For the first time in a very long time, the very late June primary in California will actually matter.
Moreover, thanks to the history of the California Republican Party, only Republicans can participate in the primary process in the nation’s largest state, and California has a winner-take-all-by-district system that may allow Sen. Ted Cruz (R-TX) to mount a comeback against frontrunner Donald Trump.
In 1998, Michael Schroeder was Chair of the State GOP. Schroeder was instrumental, as a member of the RNC’s Rules Committee, in securing language that was adopted into the official Rules of the party:
Any state Republican Party may set the date for any primary, caucus, convention or meeting for the purpose of voting for a presidential candidate and/or electing, selecting, allocating or binding delegates to the national convention. … To the extent a state Republican Party’s rules are in conflict with its state laws with respect to this rule, the provisions of this rule and the state Republican Party’s rules shall control.
Schroeder also successfully led an effort to amend the California GOP rules to make it clear that only Republicans can vote in the primary.
Today Schroeder is serving as the volunteer Political Director of the Ted Cruz campaign in California, where it could turn out that his handiwork of nearly 18 years ago may mean everything.
Also in 1998, then-State Senator Ray Haynes, a prominent California conservative, was lamenting the atrophy of GOP infrastructure in parts of the state from which Republican legislative representation was receding. Haynes worked with a member of his staff, Tom Hudson, to shift California’s delegate selection process to winner-take-all-by-district.
California’s old statewide winner-take-all-system had been in place since the 1970s, when Ronald Reagan’s political team put it in place to ensure he would win all of the state’s delegates heading into his 1976 RNC convention showdown with President Gerald Ford.
While Haynes and others tried to advance the change in 1998, the opposition of forces in California aligned with then-Texas Governor George W. Bush were able to exert political pressure to stop it – but not for long.
In the Spring of 1999, John McGraw was elected Chairman of the state GOP (and I was appointed CRP Executive Director). McGraw decided to champion Haynes’ proposal. A broad coalition within the party under the umbrella of the then-active California Conservative Coordinating Council built up broad support for a formal change in the rules.
The change to winner-take-all-by-district was actually adopted by the party’s 100-member Executive Committee in the summer of 1999, in a special meeting called by McGraw.
However, after its passage, the new language was found to be in conflict with existing state law, and while there was an avenue to litigate the difference, with a belief that the party rules would prevail, Senator Haynes decided that changing the law would be a smarter play.
However, by 1999, the Bush campaign was well enough underway that his allies in California were not in a hurry to see this new system implemented for the 2000 elections. They presumed Bush to be a prohibitive frontrunner, who would benefit from the existing statewide winner-take-all system.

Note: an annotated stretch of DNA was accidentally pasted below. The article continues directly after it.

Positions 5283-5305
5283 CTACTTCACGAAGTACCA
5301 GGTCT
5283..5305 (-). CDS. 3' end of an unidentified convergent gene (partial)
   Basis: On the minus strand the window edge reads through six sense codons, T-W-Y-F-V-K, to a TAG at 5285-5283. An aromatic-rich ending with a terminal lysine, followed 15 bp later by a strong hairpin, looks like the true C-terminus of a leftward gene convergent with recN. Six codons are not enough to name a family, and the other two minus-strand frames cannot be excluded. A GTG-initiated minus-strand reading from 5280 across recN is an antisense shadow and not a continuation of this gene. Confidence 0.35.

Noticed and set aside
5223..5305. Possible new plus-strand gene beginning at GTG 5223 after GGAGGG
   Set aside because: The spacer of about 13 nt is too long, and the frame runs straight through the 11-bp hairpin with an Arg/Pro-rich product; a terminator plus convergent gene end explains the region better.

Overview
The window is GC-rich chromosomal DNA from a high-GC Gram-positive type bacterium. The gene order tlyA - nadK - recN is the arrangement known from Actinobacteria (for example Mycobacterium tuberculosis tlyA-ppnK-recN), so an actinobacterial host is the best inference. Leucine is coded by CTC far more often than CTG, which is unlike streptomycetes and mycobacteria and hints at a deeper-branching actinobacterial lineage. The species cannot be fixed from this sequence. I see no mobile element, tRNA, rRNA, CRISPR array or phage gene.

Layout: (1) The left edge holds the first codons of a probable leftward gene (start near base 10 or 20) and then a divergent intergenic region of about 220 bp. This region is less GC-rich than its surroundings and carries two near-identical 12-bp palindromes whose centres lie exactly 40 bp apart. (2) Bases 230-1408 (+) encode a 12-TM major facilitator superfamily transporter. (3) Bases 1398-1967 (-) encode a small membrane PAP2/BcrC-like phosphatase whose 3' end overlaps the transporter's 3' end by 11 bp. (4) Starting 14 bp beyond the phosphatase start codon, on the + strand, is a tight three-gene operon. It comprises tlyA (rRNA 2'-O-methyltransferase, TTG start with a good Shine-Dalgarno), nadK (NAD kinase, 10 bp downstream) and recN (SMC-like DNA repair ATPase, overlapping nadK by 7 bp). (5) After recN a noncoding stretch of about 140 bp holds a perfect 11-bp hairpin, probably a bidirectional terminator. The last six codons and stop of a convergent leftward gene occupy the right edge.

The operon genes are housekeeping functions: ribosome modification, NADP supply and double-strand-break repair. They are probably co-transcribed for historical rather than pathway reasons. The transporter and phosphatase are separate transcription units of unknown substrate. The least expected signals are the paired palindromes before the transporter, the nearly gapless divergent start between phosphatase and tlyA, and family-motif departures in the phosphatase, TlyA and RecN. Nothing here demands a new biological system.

An agreement was negotiated to pass an amendment to state law, which was done in the year 2000, and which allowed for state Republican Party rules to govern the process – in return for the change not taking effect until after the 2000 Presidential election cycle was over.
Thus the California GOP rules stand today, as amended 17 years ago:
Presidential Nominating Convention delegates shall be chosen by the Presidential candidate who obtained the plurality of Republican votes within each Congressional district, and, for Presidential Nominating Convention delegates and alternate Presidential Nominating Convention delegates “at large,” by the Presidential candidate who obtained the plurality of Republican votes statewide.
On Sunday, a Los Angeles Times/University of Southern California statewide poll was released showing that among likely June primary GOP voters, the race between Trump and Cruz is basically tied. That is a statewide average, however. The cross-tabs of the survey show that in various parts of the state, Cruz and Trump each enjoy an advantage. That could mean they will compete at the local level for delegates
Clearly, that means an intense focus on each Congressional district under the winner-take-all-by-district system now in place.. Which makes Haynes, a Cruz supporter today, very happy.
Hayes says of the upcoming fight, “By giving presidential candidates an incentive to develop that infrastructure in every congressional seat in the state — that is, the incentive of delegates — the California Republican Party will be strengthened.”
Jon Fleischman is the Politics Editor of Breitbart California. A longtime participant, observer and chronicler of California politics, Jon is also the publisher at www.flashreport.org. His column appears bi-weekly on this page. You can reach Jon at email@example.com. Follow Jon on Twitter here.